In addition to upgrading components, the owners replaced the existing cables with heavier- gauge wiring to ensure the system can handle the loads.
conditioning units, the watermaker, and charge the batteries.
If we need more power, we can parallel in the start alternator and have 9kW available. This is useful if we have a generator failure, but there are times when it’s nice to be able to charge the batteries at 300A and still be able to run the watermaker or air conditioning.
To make it easy to parallel in the start alternator when needed, we mounted a switch and warning light on the dash that closes a 200A continuous duty relay to make the second alternator available to supply the load when needed by just flipping a switch.
With these four sets of new components and changes installed, we can solve all the problems we outlined above by combining these components in different ways. Repeating the requirements we’ll see how each is solved.
so it’s hard to justify giving up the space for a second generator in a small boat. If we do end up needing the backup, the hours on our main will go up marginally, but the trip will be saved. It’s nice to not give up space for a second generator and yet still have the redundancy protection that comes from one.
Efficient, light 240V loads: There are times when you’d like to run the oven for just 10 minutes, but it’s just not worth starting the generator for such a short period. The 240V inverter is happy to deliver the power and although the battery draw is high, it’s short enough that it doesn’t really consume that much power. It’s an efficient way to deliver the power for short periods without having to start the generator. Another usage model is low loads when under way. A single air conditioning unit draws less than 8A. It’s not worth having the generator on 24/7 and having to change the oil every 10 days if you only need a small amount of power. The combination of the 6kW 240V inverter and the large on-engine alternators allows even fairly large 240V loads to be run any time without needing to start the generator.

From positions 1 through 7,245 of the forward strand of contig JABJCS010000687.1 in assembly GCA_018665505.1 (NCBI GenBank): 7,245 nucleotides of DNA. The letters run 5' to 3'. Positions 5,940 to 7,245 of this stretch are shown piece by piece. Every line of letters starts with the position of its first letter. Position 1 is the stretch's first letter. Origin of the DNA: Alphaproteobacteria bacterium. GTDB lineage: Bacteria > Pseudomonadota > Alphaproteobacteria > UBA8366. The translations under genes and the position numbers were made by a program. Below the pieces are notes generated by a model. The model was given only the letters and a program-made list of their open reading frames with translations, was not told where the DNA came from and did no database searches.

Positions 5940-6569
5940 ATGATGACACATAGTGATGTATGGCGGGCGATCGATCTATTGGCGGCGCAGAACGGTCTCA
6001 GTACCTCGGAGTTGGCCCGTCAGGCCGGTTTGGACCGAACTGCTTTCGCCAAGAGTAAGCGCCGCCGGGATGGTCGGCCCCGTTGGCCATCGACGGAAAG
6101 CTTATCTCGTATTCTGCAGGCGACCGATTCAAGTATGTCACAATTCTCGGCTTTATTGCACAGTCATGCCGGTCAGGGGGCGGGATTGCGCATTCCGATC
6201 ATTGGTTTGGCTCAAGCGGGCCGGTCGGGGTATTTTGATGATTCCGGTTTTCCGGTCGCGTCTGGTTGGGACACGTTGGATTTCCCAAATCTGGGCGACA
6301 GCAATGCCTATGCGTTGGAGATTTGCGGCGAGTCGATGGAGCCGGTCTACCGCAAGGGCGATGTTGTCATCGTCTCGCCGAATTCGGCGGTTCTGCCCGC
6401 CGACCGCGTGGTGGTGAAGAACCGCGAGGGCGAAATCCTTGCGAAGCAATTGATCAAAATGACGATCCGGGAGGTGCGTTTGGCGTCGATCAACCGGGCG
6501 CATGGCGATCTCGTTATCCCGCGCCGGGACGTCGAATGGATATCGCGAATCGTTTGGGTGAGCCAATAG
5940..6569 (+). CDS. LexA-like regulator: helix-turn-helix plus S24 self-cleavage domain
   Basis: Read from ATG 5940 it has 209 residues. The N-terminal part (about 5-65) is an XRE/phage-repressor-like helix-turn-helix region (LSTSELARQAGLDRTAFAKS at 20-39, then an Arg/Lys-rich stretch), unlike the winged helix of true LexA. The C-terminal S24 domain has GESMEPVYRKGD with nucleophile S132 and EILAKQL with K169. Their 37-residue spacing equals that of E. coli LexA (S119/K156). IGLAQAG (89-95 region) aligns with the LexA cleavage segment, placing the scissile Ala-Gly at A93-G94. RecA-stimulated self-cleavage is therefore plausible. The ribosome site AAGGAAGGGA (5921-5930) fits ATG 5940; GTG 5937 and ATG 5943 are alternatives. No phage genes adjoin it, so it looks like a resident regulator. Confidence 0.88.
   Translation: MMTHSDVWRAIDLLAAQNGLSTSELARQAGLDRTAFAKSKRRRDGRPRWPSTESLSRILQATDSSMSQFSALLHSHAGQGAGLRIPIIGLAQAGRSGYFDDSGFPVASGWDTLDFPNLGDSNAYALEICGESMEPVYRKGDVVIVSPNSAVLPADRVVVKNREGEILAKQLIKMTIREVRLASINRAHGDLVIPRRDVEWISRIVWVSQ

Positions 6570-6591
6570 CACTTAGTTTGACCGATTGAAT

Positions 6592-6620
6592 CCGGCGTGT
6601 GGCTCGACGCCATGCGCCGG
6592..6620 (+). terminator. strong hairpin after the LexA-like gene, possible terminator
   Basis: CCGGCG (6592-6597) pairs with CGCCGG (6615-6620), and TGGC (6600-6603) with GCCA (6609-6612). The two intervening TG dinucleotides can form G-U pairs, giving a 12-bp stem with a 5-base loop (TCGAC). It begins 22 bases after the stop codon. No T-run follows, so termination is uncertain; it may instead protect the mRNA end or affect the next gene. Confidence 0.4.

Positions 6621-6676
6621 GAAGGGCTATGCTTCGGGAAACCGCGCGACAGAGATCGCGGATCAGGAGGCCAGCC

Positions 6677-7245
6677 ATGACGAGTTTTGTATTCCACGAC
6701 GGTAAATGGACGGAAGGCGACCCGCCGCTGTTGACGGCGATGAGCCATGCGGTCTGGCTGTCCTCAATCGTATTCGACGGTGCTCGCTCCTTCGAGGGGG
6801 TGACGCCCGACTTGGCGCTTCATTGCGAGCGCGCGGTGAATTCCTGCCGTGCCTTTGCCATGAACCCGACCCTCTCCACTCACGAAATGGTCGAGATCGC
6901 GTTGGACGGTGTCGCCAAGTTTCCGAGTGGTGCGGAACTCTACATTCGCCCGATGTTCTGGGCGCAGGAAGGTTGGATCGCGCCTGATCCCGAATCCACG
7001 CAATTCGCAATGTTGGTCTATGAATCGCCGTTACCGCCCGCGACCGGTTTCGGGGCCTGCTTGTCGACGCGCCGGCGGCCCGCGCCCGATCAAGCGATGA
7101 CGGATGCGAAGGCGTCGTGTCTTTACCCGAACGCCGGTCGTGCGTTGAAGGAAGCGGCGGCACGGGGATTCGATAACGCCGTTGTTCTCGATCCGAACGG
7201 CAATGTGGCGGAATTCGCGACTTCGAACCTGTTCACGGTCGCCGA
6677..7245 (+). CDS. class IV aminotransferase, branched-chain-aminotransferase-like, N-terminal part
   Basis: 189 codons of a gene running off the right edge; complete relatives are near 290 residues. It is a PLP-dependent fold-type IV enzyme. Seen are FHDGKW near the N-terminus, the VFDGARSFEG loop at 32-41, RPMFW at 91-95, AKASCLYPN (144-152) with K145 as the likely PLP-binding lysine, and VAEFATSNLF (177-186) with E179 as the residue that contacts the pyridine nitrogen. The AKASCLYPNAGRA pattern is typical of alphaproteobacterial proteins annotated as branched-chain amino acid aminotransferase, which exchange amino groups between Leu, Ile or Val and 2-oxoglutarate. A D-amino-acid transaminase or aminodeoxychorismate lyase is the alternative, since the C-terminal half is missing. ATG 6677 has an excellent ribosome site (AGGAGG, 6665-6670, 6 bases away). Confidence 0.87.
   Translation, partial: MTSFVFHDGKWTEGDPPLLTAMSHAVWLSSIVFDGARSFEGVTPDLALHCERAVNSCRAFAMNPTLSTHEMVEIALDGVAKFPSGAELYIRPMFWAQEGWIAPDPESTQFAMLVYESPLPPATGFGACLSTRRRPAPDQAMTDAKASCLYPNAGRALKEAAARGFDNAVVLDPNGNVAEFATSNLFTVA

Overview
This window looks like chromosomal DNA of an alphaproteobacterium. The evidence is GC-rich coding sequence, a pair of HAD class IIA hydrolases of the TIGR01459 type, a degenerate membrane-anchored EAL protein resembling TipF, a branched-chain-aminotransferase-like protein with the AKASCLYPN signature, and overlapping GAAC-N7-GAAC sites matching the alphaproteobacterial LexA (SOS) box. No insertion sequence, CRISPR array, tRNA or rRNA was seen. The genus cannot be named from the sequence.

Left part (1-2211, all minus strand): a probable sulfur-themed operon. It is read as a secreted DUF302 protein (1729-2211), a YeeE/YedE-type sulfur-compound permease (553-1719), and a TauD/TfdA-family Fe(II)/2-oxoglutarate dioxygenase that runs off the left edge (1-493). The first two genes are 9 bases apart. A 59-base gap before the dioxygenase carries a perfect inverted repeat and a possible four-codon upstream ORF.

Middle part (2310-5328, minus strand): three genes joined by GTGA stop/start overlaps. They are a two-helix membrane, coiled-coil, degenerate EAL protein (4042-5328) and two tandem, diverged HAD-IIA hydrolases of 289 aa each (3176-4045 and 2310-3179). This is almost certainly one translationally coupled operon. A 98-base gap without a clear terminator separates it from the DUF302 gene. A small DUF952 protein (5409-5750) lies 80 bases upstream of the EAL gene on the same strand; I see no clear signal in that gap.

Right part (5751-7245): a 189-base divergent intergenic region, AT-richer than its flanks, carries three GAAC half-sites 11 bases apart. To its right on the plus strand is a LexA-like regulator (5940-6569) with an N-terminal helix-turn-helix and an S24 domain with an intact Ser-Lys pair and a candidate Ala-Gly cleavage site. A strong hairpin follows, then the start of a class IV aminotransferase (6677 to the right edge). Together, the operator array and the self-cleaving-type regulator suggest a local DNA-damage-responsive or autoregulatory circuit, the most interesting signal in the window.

The combination of installing a 240V inverter, upgraded ship’s service selector switch, and a new charger service selector switch, allows the boat to be run entirely on the 60Hz inverter, while dual redundant 100A at 24V Mastervolt ChargeMaster 24/100s charge the batteries.
The Mastervolt chargers will run happily on either 50- or 60-cycle, so the batteries stay fully charged even on 50-cycle power while the boat continues to operate at full capability as a 60Hz system. We never need to start the generator to use the oven or laundry, for example. The combination of the chargers and the inverter can run any appliance at any time.
Very low amperage shorepower invariant: Extending on the 50Hz/60Hz invariant point above, we can run on shorepower connections as low as 10A at 240V or 15A at 110V even though our peak draw is often nearing 30A at 240V. Because the shorepower is charging the batteries and the inverter is powering the house, instead of needing the shorepower to provide the peak power requirements of the boat, we only need the average requirements. Often, for example, when a hair dryer is turned on and, say, the water heater is already on, the additional 8A draw will cause the shorepower breaker to disengage. This is because the shorepower is insufficient to meet the peak requirements of the boat.
If running using the battery charger and inverter pairing, as little as 10A is enough to power the boat even though our draws are often approaching 30A. Shorepower only needs to supply average
“We’ve been AYB customers for over 10 years. They’ve maintained the Patricia K continuously over that period, plus we’ve stored her there in covered freshwater storage during winter and summer months. They are extremely customer friendly and they have especially competent long-term employees that meet schedules and are always ready to give expert advice. And, as a bonus, their facilities and location are outstanding!